Dr. Norm Matloff writes to his email list
Mark Krikorian of CIS published an excellent analysis (with the exception of one point) of the Darin Wedel story and its aftermath.
Good reading, here. [VDARE.com Note: See also Krikorian: GOP Victory To Mean High-Tech Cheap Labor Pig-Out?, by Patrick Cleburne]
The Washington Post's Fact Checker blog also has a piece:
President Obama’s Google Plus ‘hangout’ claims about engineering demand Posted by Josh Hicks, February 06, 2012
Pretty good, but not completely factual.
There is one more major online column that ran today, which I will actually NOT refer to here, for reasons to be explained below.
The Krikorian piece is, as mentioned, really good. It chuckles at the Republican Party's trying to make hay out of the Obama gaffe (if we may call it that), by pointing out the obvious: The Republicans are just as much to blame on H-1B as the Democrats are. Mark writesThe Bloomberg/Murdoch group Partnership for a New American Economy (a/k/a “Billionaires for Open Borders”) ran an ad in South Carolina showing that every GOP presidential candidate wants increases in “skilled” immigration, concluding that “there’s really no debate . . . America needs high-skilled immigrants to create new jobs and grow our economy.”
He follows up by saying, there IS a debate on this. He should have added, the problem is that there is no debate between the Democrats and Republicans, who both seem to care nothing for the many Darin Wedels trying to find tech work.
My only quibble—and to me, it's NOT a quibble—is Mark's wondering whether the University of Phoenix would qualify under the "automatic green cards for STEM foreign students" bills. The answer in the case of the Lofgren bill is that that institution would probably not count.
But lest you think I'm actually defending Lofgren here, let me hasten to point out that in a sense, MARK is doing so. Lofgren's bill limits its coverage to "research universities," so Mark almost comes across as supporting the Lofgren bill as "reasonable"—hey, it excludes the University of Phoenix!—which I doubt was his intention.
The fact is that while the University of Phoenix wouldn't be covered by the Lofgren bill, literally hundreds of universities would be included.
The bill language is vague, but DC sources have told me that at least 100 and as many as 300 institutions would be covered. Remember, this bill is advertised as bringing us the world's "best and brightest"—do we REALLY have 100-300 universities of the calibre of MIT? Of course not.
Let's pursue this a bit more. According to the US News and World Report rankings (I'm not a fan of rankings, but this is good enough for our purposes here), there is a multiway-tie for rank 99 in the field of computer science. Among those tied for this rank are Drexel University, Georgia State University and Kansas State University. Though there are in fact a few outstanding talents at any school, it ought to be clear that the students at those universities are typically of only average talent. Lofgren's bill is way too generous.
MOREOVER, Darin Wedel's institution, Texas A&M, is ranked 47. He's from EE, not CS, but I couldn't find full rankings for EE in my quick search, and again, these numbers are good enough to make my point, which is this: Borrowing Obama's phrase from two State of the Union addresses in calling for enactment of an automatic green card program, IT DOESN'T MAKE SENSE TO REPLACE AMERICAN GRADUATES OF THE RANK 47 SCHOOL BY FOREIGN GRADUATES OF THE RANK 100 SCHOOLS. (Let alone the rank 300 schools.)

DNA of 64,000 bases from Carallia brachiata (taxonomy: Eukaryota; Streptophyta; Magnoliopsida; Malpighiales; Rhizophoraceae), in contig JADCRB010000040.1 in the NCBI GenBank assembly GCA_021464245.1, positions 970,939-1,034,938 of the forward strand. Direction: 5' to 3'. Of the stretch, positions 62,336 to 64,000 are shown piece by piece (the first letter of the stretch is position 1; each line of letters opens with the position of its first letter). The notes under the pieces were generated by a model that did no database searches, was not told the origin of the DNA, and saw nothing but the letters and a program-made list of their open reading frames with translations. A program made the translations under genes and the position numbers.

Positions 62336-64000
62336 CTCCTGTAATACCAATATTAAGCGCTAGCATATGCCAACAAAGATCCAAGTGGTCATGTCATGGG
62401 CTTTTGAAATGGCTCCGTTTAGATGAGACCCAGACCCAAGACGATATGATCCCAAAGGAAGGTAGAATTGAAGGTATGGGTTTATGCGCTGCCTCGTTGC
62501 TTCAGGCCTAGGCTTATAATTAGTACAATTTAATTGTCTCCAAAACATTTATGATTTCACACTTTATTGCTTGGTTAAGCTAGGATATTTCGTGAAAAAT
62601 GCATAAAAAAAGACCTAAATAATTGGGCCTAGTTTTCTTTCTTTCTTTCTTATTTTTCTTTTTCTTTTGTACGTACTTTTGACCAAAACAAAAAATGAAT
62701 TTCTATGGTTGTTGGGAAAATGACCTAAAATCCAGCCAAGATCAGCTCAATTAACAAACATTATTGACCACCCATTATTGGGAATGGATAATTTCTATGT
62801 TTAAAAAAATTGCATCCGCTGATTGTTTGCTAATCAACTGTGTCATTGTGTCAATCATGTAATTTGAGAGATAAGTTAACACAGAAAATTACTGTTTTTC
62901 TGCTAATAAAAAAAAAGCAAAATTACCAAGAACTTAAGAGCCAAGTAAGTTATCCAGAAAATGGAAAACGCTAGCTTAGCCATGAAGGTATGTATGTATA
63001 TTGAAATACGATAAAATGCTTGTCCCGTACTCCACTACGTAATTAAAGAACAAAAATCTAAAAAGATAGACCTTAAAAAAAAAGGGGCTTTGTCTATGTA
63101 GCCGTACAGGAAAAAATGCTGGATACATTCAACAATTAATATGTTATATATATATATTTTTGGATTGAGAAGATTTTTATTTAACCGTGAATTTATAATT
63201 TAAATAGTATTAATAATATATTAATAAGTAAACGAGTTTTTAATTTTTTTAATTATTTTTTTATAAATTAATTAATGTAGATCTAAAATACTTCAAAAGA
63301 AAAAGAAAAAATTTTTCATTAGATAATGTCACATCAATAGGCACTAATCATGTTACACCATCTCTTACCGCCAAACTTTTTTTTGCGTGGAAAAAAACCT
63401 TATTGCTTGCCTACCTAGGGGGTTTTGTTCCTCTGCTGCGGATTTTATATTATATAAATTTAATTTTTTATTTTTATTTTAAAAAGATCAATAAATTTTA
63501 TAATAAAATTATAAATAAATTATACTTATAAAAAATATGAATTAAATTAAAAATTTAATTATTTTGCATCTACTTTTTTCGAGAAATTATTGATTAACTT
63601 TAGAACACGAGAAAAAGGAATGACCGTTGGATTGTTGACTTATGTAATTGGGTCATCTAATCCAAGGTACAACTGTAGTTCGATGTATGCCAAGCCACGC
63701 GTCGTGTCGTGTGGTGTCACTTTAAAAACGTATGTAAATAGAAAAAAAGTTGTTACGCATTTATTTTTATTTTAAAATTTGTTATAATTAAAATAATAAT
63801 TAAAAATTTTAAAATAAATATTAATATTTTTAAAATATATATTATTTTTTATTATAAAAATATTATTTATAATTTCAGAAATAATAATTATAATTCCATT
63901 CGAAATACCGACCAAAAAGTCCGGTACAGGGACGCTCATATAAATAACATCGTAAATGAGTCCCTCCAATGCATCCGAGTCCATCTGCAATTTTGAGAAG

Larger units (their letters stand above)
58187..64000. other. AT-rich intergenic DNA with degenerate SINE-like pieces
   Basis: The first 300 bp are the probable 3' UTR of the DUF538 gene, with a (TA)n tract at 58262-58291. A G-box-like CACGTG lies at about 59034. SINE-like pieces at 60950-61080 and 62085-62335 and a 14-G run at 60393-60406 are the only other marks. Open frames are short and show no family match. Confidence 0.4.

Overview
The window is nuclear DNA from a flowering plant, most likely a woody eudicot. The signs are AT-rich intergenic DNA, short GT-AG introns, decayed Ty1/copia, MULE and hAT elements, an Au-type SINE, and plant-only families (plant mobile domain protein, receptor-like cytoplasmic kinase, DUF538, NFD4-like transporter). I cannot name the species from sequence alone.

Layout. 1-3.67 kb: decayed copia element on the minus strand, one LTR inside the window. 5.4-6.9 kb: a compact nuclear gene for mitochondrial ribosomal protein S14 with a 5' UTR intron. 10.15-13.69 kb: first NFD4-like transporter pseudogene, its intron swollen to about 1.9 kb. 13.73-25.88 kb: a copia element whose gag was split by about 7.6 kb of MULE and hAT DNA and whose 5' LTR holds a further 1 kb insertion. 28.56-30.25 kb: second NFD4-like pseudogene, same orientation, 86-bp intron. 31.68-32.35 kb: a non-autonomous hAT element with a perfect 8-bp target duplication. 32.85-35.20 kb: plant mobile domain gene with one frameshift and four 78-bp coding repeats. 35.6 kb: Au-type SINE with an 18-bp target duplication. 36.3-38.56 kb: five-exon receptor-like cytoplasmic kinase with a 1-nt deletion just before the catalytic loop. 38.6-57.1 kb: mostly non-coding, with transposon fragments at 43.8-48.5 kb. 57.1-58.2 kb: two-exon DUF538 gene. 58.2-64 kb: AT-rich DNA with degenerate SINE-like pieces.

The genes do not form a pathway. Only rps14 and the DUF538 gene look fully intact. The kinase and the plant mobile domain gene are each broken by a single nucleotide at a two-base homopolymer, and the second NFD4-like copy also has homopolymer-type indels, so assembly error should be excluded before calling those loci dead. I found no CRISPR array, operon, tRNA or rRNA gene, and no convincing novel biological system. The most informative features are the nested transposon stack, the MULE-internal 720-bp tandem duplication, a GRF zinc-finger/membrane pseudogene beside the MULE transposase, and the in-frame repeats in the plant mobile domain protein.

Now, what about the Josh Hicks' WP Fact Checker? Not bad at all, but there is one major error.
Hicks says that Obama never said the H-1B program should not be shrunken during his "debate" with Mrs. Wedel. True, but very misleading, because (a) he has supported the H-1B program all along, including when he was a U.S. senator, and (b) he has, as mentioned above, strongly supported an auto-green card program.
Hicks has a nice quote of Jared Bernstein:
Economist Jared Bernstein witnessed some of those lobbying efforts firsthand while serving as a member of President Obama’s economic team. “They want all the engineers they can get at the lowest price,” he said. “They say they can’t find enough talent, but what they really mean is that they can’t find enough people at the rate they want to pay.”
Bernstein does know about the H-1B program, and has had various positions in the Obama administration, including Chief Economist and Economic Policy Adviser to Vice President Biden. Presumably the president is aware, then, of Bernstein's views. If so, then Obama's surprise upon hearing about Mr. Wedel's plight was indeed feigned, as I put forth as one possibility in my original posting on the Wedel case.
I hope this is not true; "Say it ain't so, Joe [Biden]."
A huge obstacle in clear thinking on the H-1B/green cards issue is, as I've mentioned often, that some in DC think that the only abusers are the Indian-owned "bodyshops" (rent-a-programmer firms), and that the mainstream U.S. firms are just fine. Maybe Obama had misinterpreted Bernstein's input as being restricted to the Indian firms. Well, now Obama knows that TI is just as culpable as Tata.
Which brings me to the "mystery article," the third major piece that ran today. Sorry for sounding ornery, but I refuse to state where that piece ran and who wrote it. It actually has some excellent content, but its main theme is that the primary villains are the Indian-owned bodyshops. This simply distracts attention from the main issue, which is that H-1B and green cards are abused across the board, not just by the Indian-owned firms.
Well, I know I've got your curiosity up now. Where is that "mystery article"? Well, you figure it out.